My criterion for selecting the classical poetry to use is quite simple. First, I choose poems that my kids are familiar with from reading the book Love That Dog by Sharon Creech. Sharon includes the actual poems in the back of her little book about a teacher, Miss Stetchberry, introducing poetry to her student, Jack. These poems, (“The Tyger” by William Blake, “The Pasture” by Robert Frost”, “The Red Wheelbarrow” by William Carlos Williams) appeal to kids because of their rhythm, meter, subject matter, and because they are found in the kid’s favorite book! Secondly, I choose poems that kids can move to and feel the rhythm of when they read them. Thirdly, I choose the classics because this poetry has withstood the test of time and I feel it is important for kids to be exposed to literature as such. Lastly, and probably most importantly, I choose poems that the kids like! I have expanded from the poems found in Love That Dog to include poetry by Langston Hughes and Nikki Giovanni (also important for their ethnic roots), Carl Sandburg (also important because he lived for a time in the mountains of NC, our home state), and Edgar Allan Poe. My kids have also been exposed to a traveling troupe called Poetry Alive! out of Asheville, NC, who perform many of the classic poems. After hearing poetry by a certain author, i.e, Ogden Nash, then we may choose to study other poems by that author. I also use the Poetry for Young People series of books and often have my students pick a poet to study.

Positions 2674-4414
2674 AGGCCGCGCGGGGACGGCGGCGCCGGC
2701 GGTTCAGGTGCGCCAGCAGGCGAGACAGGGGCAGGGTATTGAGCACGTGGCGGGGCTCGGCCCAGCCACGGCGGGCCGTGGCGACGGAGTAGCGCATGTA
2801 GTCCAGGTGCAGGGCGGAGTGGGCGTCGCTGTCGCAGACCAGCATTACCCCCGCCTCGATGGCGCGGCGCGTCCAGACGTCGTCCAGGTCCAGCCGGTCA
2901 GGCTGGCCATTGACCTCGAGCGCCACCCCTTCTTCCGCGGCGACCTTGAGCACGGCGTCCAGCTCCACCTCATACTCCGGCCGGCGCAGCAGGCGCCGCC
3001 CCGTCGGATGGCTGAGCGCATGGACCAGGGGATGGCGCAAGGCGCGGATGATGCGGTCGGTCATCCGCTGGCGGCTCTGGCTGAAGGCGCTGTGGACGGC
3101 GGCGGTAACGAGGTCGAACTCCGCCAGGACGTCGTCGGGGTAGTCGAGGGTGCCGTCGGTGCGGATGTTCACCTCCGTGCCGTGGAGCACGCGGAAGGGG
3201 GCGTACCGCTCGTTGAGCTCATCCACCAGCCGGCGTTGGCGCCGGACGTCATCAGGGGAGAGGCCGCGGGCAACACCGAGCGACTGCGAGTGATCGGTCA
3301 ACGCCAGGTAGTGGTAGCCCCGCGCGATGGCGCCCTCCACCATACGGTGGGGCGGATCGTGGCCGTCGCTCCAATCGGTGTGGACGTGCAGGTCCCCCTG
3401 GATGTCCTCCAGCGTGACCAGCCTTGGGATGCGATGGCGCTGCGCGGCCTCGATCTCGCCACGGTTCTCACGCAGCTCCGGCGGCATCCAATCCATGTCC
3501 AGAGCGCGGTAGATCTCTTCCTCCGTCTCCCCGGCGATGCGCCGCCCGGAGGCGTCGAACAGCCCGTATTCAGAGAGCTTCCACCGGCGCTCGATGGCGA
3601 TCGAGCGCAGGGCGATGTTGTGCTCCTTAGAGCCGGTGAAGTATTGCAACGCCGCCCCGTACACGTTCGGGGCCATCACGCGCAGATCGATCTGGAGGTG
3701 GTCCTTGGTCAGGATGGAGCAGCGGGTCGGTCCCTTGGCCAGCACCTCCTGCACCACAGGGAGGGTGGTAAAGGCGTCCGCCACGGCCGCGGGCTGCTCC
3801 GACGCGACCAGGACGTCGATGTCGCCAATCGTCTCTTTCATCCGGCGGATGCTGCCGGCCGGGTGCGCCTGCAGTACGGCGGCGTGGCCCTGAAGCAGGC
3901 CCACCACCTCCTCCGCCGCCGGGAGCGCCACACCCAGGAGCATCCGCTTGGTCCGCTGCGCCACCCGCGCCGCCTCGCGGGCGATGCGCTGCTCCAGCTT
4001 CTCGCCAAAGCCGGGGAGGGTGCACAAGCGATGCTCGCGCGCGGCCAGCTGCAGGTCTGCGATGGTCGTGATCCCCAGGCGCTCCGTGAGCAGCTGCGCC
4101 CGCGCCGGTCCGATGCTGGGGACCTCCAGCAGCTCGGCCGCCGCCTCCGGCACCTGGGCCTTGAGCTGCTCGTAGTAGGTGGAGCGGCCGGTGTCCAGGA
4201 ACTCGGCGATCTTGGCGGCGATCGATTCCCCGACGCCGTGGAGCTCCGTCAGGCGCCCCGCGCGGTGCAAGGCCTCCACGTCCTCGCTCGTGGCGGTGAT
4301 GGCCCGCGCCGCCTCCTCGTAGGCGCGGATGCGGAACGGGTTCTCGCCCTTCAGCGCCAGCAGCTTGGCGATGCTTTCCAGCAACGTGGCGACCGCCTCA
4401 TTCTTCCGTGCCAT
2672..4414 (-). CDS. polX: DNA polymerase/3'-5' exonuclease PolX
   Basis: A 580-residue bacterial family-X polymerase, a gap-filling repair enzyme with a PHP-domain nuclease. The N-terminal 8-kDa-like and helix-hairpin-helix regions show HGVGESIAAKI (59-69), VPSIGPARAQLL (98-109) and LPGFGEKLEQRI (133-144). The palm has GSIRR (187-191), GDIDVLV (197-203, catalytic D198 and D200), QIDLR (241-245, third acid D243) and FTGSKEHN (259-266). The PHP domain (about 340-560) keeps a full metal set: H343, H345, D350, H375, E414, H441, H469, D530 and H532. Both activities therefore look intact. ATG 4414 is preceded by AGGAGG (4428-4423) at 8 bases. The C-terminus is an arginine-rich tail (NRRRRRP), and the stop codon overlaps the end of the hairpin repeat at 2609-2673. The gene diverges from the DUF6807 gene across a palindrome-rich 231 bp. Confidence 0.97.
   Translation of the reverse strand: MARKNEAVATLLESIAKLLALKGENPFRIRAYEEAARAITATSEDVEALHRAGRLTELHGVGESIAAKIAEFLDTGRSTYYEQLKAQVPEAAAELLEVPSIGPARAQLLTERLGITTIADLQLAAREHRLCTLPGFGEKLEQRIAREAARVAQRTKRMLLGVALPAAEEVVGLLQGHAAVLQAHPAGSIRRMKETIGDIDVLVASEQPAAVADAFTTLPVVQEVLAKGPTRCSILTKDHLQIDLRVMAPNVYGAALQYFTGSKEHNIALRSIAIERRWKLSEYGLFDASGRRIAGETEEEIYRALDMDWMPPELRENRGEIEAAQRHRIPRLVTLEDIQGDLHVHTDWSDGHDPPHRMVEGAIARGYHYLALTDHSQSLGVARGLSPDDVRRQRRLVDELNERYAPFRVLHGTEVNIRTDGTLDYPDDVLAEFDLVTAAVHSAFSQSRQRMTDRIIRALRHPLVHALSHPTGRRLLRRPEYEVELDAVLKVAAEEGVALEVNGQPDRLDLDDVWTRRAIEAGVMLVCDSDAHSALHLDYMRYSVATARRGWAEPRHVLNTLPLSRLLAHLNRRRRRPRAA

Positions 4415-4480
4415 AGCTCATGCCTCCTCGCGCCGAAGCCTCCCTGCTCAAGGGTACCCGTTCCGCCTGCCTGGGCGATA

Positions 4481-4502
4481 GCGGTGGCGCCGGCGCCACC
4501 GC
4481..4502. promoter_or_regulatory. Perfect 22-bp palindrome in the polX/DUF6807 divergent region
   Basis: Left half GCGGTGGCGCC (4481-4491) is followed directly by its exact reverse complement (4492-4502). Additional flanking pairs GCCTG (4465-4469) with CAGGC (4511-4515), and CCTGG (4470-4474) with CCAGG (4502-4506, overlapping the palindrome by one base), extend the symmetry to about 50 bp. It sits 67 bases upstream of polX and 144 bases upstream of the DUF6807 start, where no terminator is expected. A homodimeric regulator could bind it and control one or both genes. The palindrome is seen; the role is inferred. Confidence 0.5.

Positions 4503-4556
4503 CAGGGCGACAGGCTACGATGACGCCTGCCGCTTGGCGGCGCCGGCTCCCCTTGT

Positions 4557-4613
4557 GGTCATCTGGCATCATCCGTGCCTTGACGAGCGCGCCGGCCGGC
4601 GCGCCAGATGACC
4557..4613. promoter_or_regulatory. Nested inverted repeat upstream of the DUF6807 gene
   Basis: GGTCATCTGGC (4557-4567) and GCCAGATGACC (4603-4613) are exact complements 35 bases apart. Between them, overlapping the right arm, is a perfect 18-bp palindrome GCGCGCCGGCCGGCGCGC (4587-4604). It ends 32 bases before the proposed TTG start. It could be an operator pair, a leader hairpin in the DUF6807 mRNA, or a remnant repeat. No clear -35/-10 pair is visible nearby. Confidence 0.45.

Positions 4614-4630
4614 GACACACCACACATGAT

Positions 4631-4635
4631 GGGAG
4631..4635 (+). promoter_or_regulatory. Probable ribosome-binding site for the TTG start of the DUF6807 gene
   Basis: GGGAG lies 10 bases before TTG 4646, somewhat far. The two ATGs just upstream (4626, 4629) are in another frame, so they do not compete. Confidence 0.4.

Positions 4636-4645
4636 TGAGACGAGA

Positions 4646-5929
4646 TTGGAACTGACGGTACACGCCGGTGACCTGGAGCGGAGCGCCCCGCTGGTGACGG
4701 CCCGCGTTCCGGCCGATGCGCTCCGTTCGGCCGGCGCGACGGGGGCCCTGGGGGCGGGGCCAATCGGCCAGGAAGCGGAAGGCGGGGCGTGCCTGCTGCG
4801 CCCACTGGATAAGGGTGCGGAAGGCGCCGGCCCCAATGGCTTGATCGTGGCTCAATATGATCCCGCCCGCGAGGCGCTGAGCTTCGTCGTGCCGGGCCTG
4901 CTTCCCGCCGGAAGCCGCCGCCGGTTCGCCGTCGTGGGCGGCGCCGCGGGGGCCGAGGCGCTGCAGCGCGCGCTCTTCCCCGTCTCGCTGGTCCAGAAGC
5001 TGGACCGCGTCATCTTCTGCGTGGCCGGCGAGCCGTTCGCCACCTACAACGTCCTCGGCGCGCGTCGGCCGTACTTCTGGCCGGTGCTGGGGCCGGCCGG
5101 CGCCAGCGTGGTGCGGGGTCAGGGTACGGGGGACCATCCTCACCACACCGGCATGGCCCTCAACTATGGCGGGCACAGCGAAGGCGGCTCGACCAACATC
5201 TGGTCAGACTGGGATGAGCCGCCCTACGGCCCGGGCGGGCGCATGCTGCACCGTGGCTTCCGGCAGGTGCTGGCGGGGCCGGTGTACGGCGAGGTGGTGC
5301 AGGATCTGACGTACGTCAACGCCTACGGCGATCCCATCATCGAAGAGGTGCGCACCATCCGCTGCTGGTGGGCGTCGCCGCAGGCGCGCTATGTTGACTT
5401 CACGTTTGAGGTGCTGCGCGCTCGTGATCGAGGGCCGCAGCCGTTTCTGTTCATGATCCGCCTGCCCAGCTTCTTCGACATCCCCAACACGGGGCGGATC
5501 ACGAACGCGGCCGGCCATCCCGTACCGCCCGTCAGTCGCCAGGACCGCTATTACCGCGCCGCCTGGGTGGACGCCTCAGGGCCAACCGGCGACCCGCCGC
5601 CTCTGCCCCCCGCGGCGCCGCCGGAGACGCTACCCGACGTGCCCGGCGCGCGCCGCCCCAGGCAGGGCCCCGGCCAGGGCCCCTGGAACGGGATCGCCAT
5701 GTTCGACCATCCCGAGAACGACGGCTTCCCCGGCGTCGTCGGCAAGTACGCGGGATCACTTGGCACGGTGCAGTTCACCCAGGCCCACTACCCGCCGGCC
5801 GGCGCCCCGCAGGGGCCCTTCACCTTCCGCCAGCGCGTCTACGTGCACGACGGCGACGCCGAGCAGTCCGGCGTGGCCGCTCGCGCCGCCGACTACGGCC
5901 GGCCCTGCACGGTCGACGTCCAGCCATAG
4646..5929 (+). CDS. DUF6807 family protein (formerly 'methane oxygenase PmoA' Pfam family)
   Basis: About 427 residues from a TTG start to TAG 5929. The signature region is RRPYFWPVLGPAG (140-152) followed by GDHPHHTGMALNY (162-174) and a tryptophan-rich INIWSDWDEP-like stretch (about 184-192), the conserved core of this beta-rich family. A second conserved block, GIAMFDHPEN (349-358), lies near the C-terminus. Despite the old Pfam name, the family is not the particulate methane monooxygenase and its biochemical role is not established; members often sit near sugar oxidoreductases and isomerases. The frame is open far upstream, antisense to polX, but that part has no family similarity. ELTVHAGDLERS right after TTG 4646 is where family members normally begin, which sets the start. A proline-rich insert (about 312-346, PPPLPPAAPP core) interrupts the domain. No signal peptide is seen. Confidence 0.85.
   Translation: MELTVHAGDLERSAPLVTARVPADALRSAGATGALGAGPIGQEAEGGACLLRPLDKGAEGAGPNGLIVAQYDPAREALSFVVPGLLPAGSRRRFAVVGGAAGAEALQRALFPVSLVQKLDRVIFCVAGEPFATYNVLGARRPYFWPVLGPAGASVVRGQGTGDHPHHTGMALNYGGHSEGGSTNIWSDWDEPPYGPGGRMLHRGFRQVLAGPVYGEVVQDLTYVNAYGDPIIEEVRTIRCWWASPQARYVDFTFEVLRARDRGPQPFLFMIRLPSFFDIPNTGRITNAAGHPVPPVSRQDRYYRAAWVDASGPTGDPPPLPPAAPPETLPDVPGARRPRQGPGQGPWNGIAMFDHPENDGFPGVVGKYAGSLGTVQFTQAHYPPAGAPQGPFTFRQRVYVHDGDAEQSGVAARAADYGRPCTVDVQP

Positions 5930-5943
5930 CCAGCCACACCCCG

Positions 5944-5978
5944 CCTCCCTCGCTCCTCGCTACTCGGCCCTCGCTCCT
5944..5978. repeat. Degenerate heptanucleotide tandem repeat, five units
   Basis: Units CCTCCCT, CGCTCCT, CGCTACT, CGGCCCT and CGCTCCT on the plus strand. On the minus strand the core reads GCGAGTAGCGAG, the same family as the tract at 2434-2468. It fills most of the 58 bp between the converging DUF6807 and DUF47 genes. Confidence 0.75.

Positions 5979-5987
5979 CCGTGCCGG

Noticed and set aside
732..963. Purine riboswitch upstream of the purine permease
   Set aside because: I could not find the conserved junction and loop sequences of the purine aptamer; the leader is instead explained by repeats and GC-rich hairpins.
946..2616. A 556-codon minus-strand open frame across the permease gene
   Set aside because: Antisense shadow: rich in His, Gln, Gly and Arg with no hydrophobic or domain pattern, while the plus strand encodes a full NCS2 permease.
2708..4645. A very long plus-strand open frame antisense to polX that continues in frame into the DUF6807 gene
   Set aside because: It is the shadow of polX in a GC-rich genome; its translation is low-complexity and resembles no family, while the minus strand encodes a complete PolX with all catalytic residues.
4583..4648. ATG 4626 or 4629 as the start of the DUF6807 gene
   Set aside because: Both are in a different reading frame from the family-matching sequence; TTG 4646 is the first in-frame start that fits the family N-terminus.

Question from Bill Dickinson, Jonathan Levin H.S., Bronx, N.Y.:
In our urban setting, do you see a way of doing similar activities (ie. basketball) in connection with a different ‘arena’ such as rap-music (as opposed to poetry) and, if so, do you have any specific suggestions?